I was unfamiliar with Andrew Peterson until reading this review by Adele Konyndyk Gallogly. For some reason, maybe just the word “folk” and the album cover’s aesthetic, I was expecting something closer to Steven Delopoulos when I fired After All These Years up on Spotify. That said, there’s a sort of deftness to the writing, a lot of ideas and images and call backs you don’t typically hear paired with the kind of production Peterson seems to favor. As a writer, I appreciate the lyrical work he’s doing, and “Don’t You Want To Thank Someone” is an all-around standout with a Rich Mullins feel. Peterson’s penchant for this-is-how-it-was biography aside, “Dancing In the Minefields,” even as a phrase, is a great metaphor for marriage.
After All These Years develops a lived-in feel as it progresses, and the songs starting with “Don’t You Want To Thank Someone” are generally better than the ones before it. That could be because, on first listen, it takes that long to warm to concept of Christian pop-folk, or because it takes that long to hear musical traces of Mullins and even Bruce Hornsby. Still, forgiving cameos by Illinois on three tracks in a row (if you’re an artist working out faith in public, writing about Illinois, and are not Sufjan Stevens, the deck is stacked against you), the lyrics, as images, are interesting and often nuanced. Mixed with occasionally straightforward Protestant catechesis, their spiritual appeal will, as with anything, come down to the listener.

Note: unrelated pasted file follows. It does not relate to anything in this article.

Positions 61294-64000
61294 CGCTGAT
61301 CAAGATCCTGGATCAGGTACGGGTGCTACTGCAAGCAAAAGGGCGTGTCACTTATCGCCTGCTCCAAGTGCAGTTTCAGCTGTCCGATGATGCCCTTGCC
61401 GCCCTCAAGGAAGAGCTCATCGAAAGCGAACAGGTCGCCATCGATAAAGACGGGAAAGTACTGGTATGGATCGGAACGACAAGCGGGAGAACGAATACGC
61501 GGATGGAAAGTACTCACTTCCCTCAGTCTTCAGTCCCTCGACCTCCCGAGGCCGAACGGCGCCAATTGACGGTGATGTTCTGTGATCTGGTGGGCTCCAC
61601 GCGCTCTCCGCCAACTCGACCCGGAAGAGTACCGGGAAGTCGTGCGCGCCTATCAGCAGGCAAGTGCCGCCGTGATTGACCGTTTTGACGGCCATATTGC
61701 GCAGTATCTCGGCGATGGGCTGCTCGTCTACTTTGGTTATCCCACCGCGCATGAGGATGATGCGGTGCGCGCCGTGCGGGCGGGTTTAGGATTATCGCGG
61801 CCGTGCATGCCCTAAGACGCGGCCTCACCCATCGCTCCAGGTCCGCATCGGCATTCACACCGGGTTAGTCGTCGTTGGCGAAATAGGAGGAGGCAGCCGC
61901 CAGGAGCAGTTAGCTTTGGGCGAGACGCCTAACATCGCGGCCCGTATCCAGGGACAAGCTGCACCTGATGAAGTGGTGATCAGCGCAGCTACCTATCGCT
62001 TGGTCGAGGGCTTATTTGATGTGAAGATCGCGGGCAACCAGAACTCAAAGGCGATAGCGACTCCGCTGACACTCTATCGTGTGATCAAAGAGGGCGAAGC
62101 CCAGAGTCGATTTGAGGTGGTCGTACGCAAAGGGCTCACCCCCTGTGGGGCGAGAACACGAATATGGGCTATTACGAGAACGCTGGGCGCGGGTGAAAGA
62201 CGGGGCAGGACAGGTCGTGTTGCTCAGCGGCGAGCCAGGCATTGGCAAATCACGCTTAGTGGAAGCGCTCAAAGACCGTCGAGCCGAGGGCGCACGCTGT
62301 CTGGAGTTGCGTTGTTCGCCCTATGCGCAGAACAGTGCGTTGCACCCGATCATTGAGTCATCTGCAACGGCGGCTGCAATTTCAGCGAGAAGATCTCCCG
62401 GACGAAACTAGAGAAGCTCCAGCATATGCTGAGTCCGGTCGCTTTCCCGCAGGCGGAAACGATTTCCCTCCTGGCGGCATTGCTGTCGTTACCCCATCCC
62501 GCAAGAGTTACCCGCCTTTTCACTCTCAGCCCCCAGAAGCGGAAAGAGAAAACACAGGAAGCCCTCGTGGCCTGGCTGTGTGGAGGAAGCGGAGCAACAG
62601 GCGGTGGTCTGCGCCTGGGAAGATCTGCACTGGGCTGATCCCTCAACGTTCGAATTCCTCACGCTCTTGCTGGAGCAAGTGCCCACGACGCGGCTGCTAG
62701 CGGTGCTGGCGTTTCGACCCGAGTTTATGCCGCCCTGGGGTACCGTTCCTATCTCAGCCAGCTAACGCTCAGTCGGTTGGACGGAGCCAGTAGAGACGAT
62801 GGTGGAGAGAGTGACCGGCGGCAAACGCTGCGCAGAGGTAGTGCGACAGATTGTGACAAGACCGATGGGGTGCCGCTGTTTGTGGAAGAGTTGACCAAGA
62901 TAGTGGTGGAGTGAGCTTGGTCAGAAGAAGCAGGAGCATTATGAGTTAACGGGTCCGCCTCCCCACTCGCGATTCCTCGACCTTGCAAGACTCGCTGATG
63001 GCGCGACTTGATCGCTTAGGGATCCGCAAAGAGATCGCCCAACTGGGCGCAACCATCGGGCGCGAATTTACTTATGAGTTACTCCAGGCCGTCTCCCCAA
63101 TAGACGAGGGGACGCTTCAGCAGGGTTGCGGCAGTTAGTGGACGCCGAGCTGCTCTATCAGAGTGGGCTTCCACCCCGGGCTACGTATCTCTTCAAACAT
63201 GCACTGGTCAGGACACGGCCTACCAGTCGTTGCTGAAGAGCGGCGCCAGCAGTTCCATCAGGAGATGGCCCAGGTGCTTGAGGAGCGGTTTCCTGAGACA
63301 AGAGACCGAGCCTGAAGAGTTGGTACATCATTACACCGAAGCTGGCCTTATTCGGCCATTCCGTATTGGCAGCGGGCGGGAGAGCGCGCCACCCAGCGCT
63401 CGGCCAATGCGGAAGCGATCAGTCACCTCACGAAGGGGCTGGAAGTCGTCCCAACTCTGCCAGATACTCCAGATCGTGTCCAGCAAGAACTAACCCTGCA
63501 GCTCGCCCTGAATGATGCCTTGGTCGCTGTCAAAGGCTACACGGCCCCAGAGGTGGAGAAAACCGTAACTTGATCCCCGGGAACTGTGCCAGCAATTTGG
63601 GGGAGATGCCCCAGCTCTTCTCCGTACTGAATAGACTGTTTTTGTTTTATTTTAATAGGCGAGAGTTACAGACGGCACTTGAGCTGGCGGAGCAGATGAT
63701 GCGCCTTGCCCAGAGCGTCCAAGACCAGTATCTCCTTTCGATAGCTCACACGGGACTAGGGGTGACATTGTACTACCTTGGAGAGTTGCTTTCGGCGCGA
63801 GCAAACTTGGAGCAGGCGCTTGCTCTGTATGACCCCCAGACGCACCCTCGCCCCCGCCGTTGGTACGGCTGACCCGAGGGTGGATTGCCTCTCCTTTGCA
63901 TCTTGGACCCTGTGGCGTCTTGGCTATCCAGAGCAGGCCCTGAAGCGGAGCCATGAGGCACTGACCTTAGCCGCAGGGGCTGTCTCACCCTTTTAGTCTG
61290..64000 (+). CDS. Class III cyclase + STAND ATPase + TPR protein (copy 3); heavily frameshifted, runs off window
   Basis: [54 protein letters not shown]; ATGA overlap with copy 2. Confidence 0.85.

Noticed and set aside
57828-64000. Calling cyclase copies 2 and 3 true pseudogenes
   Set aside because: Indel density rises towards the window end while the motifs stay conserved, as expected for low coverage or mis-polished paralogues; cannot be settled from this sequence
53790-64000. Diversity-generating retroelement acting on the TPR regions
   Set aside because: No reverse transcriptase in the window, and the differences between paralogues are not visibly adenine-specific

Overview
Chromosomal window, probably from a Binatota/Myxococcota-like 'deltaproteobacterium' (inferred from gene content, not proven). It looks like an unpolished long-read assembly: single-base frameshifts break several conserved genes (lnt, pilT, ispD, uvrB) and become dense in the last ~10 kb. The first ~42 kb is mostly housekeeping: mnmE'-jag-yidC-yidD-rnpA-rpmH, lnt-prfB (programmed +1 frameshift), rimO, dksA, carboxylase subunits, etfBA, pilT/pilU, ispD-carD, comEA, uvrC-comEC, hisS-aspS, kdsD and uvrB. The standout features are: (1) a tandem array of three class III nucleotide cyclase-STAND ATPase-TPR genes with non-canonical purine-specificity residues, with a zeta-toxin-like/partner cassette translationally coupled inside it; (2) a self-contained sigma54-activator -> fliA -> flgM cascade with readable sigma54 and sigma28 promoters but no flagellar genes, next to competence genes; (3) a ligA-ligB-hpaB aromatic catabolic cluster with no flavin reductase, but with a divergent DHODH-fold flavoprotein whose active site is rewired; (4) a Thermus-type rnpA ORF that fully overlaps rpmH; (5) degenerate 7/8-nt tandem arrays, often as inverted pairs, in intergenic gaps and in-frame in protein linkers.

Production-wise, Peterson would benefit from a fuller band higher in the mix. I can imagine these songs getting that kind of treatment live to strong effect.